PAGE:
1. pifont.sty for openstar in the title footnotes.
  2. natbib.sty for citation processing.
  3. geometry.sty for margin settings.
  4. fleqn.clo for left aligned equations.
  5. graphicx.sty for graphics inclusion.
  6. txfonts.sty optional font package, if document is to be formatted with Times and compatible math fonts.
  7. hyperref.sty optional packages if hyper linking is required in the document.

All the above packages are part of any standard LaTeX installation. Therefore, the users need not be bothered about downloading any extra packages. Further, users are free to make use of AMS math packages like, amsmath.sty, amsthm.sty, amssymb.sty, amsfonts.sty, etc., if they want. All these packages work in tandem with elsarticle.cls without any problems.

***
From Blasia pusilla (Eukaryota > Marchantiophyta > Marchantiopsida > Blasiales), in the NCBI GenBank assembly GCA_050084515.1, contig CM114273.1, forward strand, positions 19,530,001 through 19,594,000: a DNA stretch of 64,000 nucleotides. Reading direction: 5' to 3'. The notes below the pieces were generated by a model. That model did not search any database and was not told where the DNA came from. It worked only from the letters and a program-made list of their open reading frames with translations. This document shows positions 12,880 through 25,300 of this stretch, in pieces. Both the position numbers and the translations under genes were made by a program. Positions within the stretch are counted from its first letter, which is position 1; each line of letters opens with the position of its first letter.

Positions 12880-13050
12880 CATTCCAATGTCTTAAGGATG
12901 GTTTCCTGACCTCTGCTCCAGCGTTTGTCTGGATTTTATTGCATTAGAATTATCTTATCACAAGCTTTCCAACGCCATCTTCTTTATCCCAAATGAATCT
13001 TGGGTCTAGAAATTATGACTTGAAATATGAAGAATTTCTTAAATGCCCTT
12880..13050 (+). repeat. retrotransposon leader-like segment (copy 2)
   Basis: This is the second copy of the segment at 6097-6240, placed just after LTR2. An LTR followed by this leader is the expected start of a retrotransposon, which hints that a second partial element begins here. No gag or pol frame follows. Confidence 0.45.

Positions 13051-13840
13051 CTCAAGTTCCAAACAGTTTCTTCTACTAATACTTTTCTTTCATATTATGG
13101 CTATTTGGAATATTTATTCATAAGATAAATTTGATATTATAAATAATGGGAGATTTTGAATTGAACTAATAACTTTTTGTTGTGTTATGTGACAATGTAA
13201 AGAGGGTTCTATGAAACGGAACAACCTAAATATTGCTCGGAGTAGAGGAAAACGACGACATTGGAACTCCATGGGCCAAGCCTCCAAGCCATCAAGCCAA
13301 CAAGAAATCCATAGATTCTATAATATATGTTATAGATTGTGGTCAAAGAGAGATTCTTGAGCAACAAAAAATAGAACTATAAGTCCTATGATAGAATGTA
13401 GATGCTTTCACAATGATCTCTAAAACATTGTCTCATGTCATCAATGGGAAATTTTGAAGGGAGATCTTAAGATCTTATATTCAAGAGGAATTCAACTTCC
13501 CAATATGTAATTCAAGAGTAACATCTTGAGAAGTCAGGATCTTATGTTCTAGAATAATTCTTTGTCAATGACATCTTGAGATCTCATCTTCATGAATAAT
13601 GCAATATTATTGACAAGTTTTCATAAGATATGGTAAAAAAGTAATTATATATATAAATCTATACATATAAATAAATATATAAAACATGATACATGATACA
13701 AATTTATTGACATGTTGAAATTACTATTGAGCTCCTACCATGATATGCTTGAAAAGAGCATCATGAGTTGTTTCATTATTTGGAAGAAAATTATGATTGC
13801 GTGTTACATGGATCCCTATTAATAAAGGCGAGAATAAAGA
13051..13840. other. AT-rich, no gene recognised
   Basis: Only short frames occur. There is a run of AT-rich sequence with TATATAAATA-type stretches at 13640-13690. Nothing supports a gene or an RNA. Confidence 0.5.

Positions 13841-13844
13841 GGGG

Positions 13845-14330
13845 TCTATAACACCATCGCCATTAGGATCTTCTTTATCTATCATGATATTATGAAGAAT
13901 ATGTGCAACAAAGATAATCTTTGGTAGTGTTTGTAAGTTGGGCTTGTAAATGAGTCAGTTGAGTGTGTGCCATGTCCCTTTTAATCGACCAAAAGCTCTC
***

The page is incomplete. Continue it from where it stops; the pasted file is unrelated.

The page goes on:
Major Differences

Following are the major differences between elsarticle.cls and its predecesor package, elsart.cls:

  • elsarticle.cls is built upon article.cls while elsart.cls is not. elsart.cls redefines many of the commands in the LaTeX classes/kernel, which can possibly cause surprising clashes with other contributed LaTeX packages.
  • Provides preprint document formatting by default, and optionally formats the document as per the final style of models 1+, 3+ and 5+ of Elsevier journals.
  • Some easier hooks for formatting list and theorem environments are provided while people can still use amsthm.sty package.
  • natbib.sty is the main citation processing package which can comprehensively handle all kinds of citations and works perfectly with hyperref.sty in combination with hypernat.sty.
  • Long title pages are processed correctly in preprint and final formats.

Installation